Friday Five – the pharma week in review

Gene therapies pose a pricing dilemma; Alnylam finds the commercial game tough; Can democrats and republicans meet in the middle on drug prices? Expect more pharma innovation from China, and fast, say experts; Sage on the verge of a therapeutic breakthrough

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Novartis tells payers to play the long game

A new one-time gene therapy for spinal muscular atrophy set to be approved by regulators next year would be cost effective if sold at between $4 million and $5 million a dose, Novartis said this week.

The Swiss company will price AVXS-101 lower than this, but payers must take a more considered view of the long-term cost benefits of transformational medicines, suggested CEO Vas Narasimhan.

Analysts at Vontobel said Novartis' R&D day in London showcased the company's pivot to becoming a fully integrated specialised medicines company is now "in full swing."

Biosimilars are an equally disruptive strategy in Novartis' strategic playbook, the head of its Sandoz division Richard Francis said at an industry conference on Monday.

By increasing access to current standards of care at a lower cost and potentially reducing expenditure, greater use of biosimilars will free up resources for innovative therapies, he said.

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A tough start for Alnylam and RNAi

Big Pharma can better afford transformative therapies to be adopted slowly if that's what it takes to get payers on side; new commercial-stage biotech's less so.

Earlier this year, Alnylam Pharmaceuticals delivered an important clinical and regulatory breakthrough when it secured US approval of Onpattro; a treatment for hereditary transthyretin-mediated amyloidosis (hATTR), which became the first marketed RNAi therapeutic.

Third-quarter results reported on Wednesday showed, however, that Onpattro has so far failed to meet early commercial expectations. Sales of just $0.5 million were below consensus forecasts of $4.2 million.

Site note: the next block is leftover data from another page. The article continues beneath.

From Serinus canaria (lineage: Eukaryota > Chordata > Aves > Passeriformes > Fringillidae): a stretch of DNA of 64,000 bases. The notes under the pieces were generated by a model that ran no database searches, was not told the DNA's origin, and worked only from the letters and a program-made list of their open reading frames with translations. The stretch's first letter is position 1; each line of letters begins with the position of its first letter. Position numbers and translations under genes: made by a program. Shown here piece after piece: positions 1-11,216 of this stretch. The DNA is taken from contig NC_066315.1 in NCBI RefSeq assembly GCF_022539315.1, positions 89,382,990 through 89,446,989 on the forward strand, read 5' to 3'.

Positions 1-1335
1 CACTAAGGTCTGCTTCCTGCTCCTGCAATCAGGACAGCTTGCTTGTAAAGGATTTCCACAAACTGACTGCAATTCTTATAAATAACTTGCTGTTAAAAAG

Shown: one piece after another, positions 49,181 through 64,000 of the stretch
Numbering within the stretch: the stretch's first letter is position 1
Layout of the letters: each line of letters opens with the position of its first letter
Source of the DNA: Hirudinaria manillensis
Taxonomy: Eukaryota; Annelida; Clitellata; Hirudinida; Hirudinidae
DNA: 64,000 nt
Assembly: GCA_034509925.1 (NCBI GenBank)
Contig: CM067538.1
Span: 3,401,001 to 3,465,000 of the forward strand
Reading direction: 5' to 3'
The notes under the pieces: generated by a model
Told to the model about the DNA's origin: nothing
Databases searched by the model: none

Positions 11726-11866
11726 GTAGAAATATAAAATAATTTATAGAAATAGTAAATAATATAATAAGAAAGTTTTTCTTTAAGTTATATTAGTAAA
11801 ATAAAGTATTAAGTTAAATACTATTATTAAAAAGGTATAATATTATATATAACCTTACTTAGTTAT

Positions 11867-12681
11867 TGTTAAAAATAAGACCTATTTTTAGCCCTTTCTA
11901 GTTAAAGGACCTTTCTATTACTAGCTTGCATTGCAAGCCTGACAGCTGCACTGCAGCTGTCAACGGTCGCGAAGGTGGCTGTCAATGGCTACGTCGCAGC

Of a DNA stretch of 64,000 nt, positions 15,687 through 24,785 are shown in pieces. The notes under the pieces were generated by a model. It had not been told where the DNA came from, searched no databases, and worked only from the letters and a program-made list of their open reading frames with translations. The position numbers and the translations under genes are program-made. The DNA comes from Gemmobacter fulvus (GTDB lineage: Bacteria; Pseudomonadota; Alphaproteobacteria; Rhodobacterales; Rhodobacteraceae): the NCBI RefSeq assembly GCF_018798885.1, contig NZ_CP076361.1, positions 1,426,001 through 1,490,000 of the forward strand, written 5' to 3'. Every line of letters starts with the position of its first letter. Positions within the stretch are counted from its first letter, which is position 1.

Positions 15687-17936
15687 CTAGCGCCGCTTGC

Alnylam stressed that it is early days, but the performance of Onpattro to date provides further evidence that even the most significant scientific breakthroughs don't translate to immediate market success - more here.

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After the mid-terms, where next for US drug pricing?

Where drug pricing is concerned, President Donald Trump has said a lot, but done relatively little.

His administration's latest proposals include international referencing pricing as a means to bring down expenditure under Medicare Part B; democrats want to go further, ideally allowing all of Medicare to negotiate drug prices directly.

Any progress will now require bipartisan support and both sides have suggested there could be common ground. Analysts were quick to suggest, however, that Democratic control of the house and Republican control of the senate may ultimately represent a 'best case' outcome for drugmakers, describing the latent threat of increased pressure on drug prices as 'headline risk' at worst.

Watch this space.

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China on the verge of becoming a global pharma innovation leader, say experts

Delegates attending the Financial Times Global Pharmaceutical and Biotechnology conference in London this week were told by experts that the prediction Chinese innovation in drug development will make a global impact by 2025 is conservative.

Christian Hogg, CEO of Chi-Med, was quick to stress that China's rapid emergence on the world pharma stage is no overnight success story, but instead has taken two decades "of very hard work by very clever people." He concedes, however, that a more recent overhaul of the regulatory system, reform of the drug reimbursement process and the level of government investment in healthcare has been extraordinary. 

Big Pharma (as we know it) must increasingly view China as both a significant opportunity and threat it seems.

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Sage passes/Alkermes fails at FDA AdCom

Near unanimous support from an FDA AdCom panel in favour of approving Sage Therapeutics' post-partum depression treatment Zulresso should provide much needed momentum in this field - more here

A day earlier, the same panel of experts had shot down Alkermes depression candidate ALKS 5461 by largely agreeing that available clinical data did not support approval of the opioid-based candidate.

Developing new depression drugs has become notoriously hard. Sage told FirstWord earlier this year it thinks it has found an effective new approach. Its initial interactions with the FDA suggest it could be onto something.

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